X vs Y offsets coverage of different subjects in order to highlight some of the oddities, contradictions and obsessions of our national press. Such as the 307 articles talking about Wayne Rooney in Easter week, compared to 164 that mentioned Jesus.

Long form journalism started out as an experiment but is proving surprisingly illuminating. We wondered if, based on length of article alone, one could dig out in-depth original journalism. Turns out you can, sort of (provided you filter out the minute-by-minute live coverage of sporting events).

Finally, we pick out one of the week’s most newsworthy topics and point people to journalists – across the national press – that have been covering it extensively.


This was never intended only to be a spectator sport. We hope to kick start more analysis of UK journalism – either through or elsewhere. Journalisted has an API and a full text search, so anyone can do analysis of the press coverage if they want to.

Equally, if you have any suggestions as to how we could improve journalisted weekly, or what other analyses we should add – please do get in touch and let me know. Oh, and you can subscribe to journalisted weekly here.

Written by Martin Moore

April 27th, 2010 at 1:10 pm

A pandemic of drunkenness or statistics designed to make a story?

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Amongst the current clump of articles about fear on the streets, anarchy in the UK and the sorry state of our policing there have been some shocking statistics about young people and alcohol.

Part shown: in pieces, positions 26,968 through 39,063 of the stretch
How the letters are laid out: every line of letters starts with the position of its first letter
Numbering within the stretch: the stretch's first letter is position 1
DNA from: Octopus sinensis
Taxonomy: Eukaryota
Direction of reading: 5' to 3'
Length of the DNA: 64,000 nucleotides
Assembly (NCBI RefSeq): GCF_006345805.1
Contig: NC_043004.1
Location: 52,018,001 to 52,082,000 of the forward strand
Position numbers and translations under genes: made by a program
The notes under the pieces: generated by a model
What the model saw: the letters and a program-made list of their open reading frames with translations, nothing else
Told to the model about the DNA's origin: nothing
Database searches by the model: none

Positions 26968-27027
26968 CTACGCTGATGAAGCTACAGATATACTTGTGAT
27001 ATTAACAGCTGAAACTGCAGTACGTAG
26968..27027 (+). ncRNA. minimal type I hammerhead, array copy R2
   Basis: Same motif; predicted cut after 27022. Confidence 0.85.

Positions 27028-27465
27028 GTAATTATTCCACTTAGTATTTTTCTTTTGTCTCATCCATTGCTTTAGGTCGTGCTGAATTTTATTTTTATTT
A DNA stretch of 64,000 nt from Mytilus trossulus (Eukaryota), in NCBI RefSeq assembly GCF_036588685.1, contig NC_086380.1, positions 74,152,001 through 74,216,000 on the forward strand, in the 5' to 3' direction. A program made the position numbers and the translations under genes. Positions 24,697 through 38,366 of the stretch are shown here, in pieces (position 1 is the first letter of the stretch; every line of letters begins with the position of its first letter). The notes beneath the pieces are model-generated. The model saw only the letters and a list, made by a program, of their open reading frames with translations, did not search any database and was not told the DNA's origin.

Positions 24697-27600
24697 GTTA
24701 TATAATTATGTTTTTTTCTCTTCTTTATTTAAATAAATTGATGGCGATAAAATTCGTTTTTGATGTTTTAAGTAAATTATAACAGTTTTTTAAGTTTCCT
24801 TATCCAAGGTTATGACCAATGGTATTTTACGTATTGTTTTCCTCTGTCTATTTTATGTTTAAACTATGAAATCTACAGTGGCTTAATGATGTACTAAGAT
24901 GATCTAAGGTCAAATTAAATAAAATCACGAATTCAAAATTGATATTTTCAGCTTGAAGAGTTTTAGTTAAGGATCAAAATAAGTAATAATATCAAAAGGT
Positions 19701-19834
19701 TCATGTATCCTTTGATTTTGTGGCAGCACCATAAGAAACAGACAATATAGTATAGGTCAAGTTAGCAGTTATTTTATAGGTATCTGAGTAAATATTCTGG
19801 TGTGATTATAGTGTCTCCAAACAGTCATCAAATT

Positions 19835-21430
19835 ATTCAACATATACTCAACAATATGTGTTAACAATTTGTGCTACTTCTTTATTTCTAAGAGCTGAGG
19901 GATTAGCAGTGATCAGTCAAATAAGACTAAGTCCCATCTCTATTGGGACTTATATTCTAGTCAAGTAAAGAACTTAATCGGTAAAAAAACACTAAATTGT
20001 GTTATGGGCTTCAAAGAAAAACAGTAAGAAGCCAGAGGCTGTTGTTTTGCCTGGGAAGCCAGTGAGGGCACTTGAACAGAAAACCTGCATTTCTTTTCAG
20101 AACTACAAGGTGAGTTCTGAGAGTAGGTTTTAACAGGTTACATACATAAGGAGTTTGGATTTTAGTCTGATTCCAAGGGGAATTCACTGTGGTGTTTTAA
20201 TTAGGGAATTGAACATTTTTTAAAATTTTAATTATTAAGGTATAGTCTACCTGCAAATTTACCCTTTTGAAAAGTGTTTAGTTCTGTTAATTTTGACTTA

86% of teenagers have consumed alcohol under age, David Wooding reports in The Sun. ‘More than half drink at least once a day – while one in ten hits the booze every day… More than 12 per cent also said they admired hellraising singer Amy Winehouse – who is currently in rehab‘ [Sun's italics].

The paper goes on to quote a head shaking John Sewell, managing director of OnePoll, the company who conducted the alcohol survey. “These results are extremely worrying” says Sewell, “Teenagers think it is a normal thing because they constantly see pictures of their idols going in and out of rehab”.

Indeed the statistics are worrying, although lose some of their impact if you read the blurb on OnePoll’s website.

“Many of our clients” the company says candidly, “use OnePoll to trigger high impact media coverage”. “Our team of national news journalists and PR experts know what the media will use”. And, in a remarkably frank admission it admits that “we draw up poll questions in a way that will maximise story hooks”.

Suddenly the evidence for a pandemic of drunkenness amongst young people seems slightly less convincing.

Written by Martin Moore

August 21st, 2007 at 7:46 am